Photoshop CS5: Crashing on macOS Mojave

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I have Mojave on my mac and Photoshop keeps crashing. How do I fix this? I tried to contact Adobe but they won't help.
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sharon reeve

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Posted 1 month ago

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Dave Grainger

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What version of Photoshop do you have?


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sharon reeve

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I have Photoshop CS5 extended
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Cristen Gillespie

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This could be a serious problem. Adobe no longer supports CS5 — it is, after all, a business, and no business could survive providing support to ancient products. Customer assistance I believe isn't even allowed to try to help someone running software that old. And Mojave is a relatively new OS on the Mac, so it could easily have introduced a lot of features that CS5 is unable to work with.

My old Mac Pro has never been updated past El Capitan, even though if I jumped through a few hoops, I could get it to run Mojave. But if I want/need to run older versions of software that I purchased, I still can. I do try to keep 2 computers running—the Mac Pro serves me well for some things and leaves my old (but newer) laptop to run the new software.

Adobe staff here could tell you whether or not you should be able to run CS5 on Mojave, or you might be able to google "Adobe CS5 on Mojave" to see if others have already answered that for you. Apart from purchasing new software, your other option may be to downgrade from Mojave back to the last OS that successfully ran CS5.

I'm sorry, but it's a fact of our lives that everything to do with computers, including the OS and hardware, becomes obsolete faster and faster. But before you panic, do find answers from Google or from someone, probably Adobe Staff next week, who knows more about your specific setup.

And for future reference, on a Mac look in the Apple menu under About This Mac and you can find there what you need to know about your computer.
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Cristen Gillespie

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There are a lot of questions that will help PS gurus help you. Are you on the latest version of PS? Is there anything you're usually doing when it crashes? Have you tried deleting your Preferences? Have you tried using the Creative Cloud app to uninstall, then reinstall the program?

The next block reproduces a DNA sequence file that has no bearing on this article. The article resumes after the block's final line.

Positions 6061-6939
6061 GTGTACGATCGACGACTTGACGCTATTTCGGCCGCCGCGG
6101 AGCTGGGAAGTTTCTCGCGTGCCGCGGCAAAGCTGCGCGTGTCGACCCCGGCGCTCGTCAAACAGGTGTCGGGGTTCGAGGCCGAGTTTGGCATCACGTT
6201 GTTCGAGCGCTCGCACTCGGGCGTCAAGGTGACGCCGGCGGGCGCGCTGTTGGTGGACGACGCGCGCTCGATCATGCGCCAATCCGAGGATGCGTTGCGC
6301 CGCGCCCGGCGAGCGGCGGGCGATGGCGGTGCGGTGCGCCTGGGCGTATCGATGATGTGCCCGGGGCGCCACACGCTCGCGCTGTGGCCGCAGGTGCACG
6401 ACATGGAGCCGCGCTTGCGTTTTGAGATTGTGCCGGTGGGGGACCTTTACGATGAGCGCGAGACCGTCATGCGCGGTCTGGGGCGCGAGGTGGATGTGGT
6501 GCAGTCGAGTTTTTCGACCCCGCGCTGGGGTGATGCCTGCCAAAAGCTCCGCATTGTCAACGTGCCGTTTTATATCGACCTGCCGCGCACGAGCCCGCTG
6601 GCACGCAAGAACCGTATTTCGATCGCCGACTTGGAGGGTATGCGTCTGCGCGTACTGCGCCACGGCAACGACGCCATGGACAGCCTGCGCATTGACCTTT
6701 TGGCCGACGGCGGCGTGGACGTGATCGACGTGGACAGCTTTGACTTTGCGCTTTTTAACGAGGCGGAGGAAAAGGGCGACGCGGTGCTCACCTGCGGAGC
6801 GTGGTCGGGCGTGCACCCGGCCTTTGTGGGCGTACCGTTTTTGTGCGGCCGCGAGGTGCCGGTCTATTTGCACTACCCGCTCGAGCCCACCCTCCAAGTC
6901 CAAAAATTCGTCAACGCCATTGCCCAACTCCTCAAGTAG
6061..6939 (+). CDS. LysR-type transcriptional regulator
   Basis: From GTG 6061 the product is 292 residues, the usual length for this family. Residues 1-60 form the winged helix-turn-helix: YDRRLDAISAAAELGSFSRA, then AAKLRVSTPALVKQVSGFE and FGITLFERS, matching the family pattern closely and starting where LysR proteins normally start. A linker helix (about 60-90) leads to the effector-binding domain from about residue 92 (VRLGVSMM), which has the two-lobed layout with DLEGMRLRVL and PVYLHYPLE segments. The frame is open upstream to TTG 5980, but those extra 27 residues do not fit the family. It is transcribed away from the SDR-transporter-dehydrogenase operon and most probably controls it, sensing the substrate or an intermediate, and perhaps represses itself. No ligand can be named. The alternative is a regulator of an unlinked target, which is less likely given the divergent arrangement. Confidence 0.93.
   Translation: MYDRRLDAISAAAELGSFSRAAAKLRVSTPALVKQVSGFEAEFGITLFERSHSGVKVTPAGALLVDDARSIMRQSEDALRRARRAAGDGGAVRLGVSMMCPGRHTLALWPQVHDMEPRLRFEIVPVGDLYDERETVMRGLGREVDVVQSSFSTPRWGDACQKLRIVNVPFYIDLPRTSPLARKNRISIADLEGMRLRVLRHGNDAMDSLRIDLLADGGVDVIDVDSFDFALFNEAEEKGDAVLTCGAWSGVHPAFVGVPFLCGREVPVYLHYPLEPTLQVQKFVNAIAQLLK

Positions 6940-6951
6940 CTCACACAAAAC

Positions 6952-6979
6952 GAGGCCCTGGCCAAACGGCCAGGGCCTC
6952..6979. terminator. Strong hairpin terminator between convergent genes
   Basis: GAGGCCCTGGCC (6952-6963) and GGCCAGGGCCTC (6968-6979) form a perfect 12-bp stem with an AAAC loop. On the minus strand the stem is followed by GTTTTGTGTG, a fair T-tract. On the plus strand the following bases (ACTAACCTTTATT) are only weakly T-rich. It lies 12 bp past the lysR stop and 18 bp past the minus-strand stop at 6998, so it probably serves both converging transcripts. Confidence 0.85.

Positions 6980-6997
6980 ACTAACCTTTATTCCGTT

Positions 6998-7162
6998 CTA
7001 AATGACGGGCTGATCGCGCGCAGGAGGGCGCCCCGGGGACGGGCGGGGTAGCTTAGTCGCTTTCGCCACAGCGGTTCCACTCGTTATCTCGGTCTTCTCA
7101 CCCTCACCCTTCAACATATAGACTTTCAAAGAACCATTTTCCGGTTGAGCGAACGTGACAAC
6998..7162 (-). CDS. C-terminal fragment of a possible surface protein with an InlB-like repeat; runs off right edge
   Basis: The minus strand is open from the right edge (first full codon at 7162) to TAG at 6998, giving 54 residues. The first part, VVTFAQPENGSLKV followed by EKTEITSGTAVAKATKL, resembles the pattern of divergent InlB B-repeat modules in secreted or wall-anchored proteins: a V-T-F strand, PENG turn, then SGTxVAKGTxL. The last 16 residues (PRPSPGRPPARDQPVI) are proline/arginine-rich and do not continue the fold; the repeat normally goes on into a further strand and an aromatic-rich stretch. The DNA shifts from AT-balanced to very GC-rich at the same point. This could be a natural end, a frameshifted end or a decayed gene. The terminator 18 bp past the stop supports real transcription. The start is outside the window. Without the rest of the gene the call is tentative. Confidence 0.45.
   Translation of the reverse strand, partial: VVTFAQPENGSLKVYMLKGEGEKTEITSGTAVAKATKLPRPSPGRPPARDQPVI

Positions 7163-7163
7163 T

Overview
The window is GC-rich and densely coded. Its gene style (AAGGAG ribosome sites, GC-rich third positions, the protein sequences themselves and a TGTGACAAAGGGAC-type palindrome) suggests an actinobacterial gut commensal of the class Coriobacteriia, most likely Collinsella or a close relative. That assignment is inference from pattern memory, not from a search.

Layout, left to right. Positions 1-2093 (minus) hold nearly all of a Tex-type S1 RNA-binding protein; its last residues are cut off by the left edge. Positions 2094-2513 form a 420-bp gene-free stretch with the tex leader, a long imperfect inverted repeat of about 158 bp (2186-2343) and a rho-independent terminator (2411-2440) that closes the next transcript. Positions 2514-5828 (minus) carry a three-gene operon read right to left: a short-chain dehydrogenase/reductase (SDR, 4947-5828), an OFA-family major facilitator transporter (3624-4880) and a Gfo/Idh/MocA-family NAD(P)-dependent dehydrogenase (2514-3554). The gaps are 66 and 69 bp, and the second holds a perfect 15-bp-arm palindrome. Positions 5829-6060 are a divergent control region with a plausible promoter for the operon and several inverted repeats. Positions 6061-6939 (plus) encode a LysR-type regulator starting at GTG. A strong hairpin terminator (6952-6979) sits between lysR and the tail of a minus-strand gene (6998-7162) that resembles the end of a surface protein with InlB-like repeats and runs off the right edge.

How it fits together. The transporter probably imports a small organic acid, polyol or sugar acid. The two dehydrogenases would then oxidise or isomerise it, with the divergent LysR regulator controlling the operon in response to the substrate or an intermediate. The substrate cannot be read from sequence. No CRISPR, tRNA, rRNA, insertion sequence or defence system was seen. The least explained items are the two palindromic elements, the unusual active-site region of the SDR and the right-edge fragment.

I'm also running Mojave and haven't experienced any crashing, but I can be certain we're not running the same computer with the same software installed, nor are we using the same features in the same workflow.

The more you can tell us about your computer (RAM, video card andVRAM, free disk space/scratch disk) and if you're using 3rd party plugins or antivirus software, which can be points of conflict, the more likely someone will be able to help. Bad fonts can also cause random crashes. Have you been sending in crash reports that an Adobe staffer here could look for? Staff probably won't be here before tomorrow, but they tend to look in on reports of crashing pretty quickly.

I'm afraid crashes that don't follow any specific actions (every time I add a Hue/Sat layer PS crashes—that sort of thing), are difficult to troubleshoot without a lot of information.

If you're not familiar with troubleshooting with preferences and fonts, this should help.

https://helpx.adobe.com/photoshop/using/preferences.html

https://helpx.adobe.com/photoshop/kb/troubleshoot-fonts-photoshop.html

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sharon reeve

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I open Photoshop and open a file and click on the file and it crashes. I do not know how to delete preferences. I do not use Creative Cloud and I do not know how to reinstall the program. What you are asking me about RAM, video card, etc. I have no idea how to find this. I have not added any fonts to the program. I copied the crash report and sent it to Adobe Chat and they say they can't help me. I purchased the Adobe Suite while attending school.
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Warren Heaton

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Basic Troubleshooting Steps to Fix Most Issues
https://helpx.adobe.com/photoshop/kb/basic-troubleshooting.html



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sharon reeve

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I would like to install the latest update 12.1 but I do not know how. Can you tell me how to do this?

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Dave Grainger

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You must be talking about Elements? Not Photoshop CC 2020
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sharon reeve

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I have regular Photoshop not Elements

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Dave Grainger

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Then why are you mentioning "latest update 12.1?"

Are you still using CS6 or earlier?

If you are on CC 2020 the update is 21.1.3
Do you have a subscription?

CS6 dates back to 2012, by the way.  Everything after that is CC.
(Edited)
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sharon reeve

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I have CS5. Unfortunately, I am fairly unknowledgeable with computers. How do I fix my Photoshop to stop it from crashing? Warren Heaton suggested the troubleshooting guide and on it, they mention updating Photoshop and for CS5 the update mentioned was 12.1.  
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sharon reeve

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Here is what it says, "Install application updates. You can fix many problems by simply making sure that your Adobe software is up-to-date.

See Keep Photoshop up to date."

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Jeffrey Tranberry, Sr. Product Manager, Digital Imaging

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Choose Help > Updates from Photoshop.
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Dave Grainger

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CS 5 dates back to 2010. The update version you mention is for CS5, but it is FAR too old to be compatible with all the updates that Apple has made in the last several decades.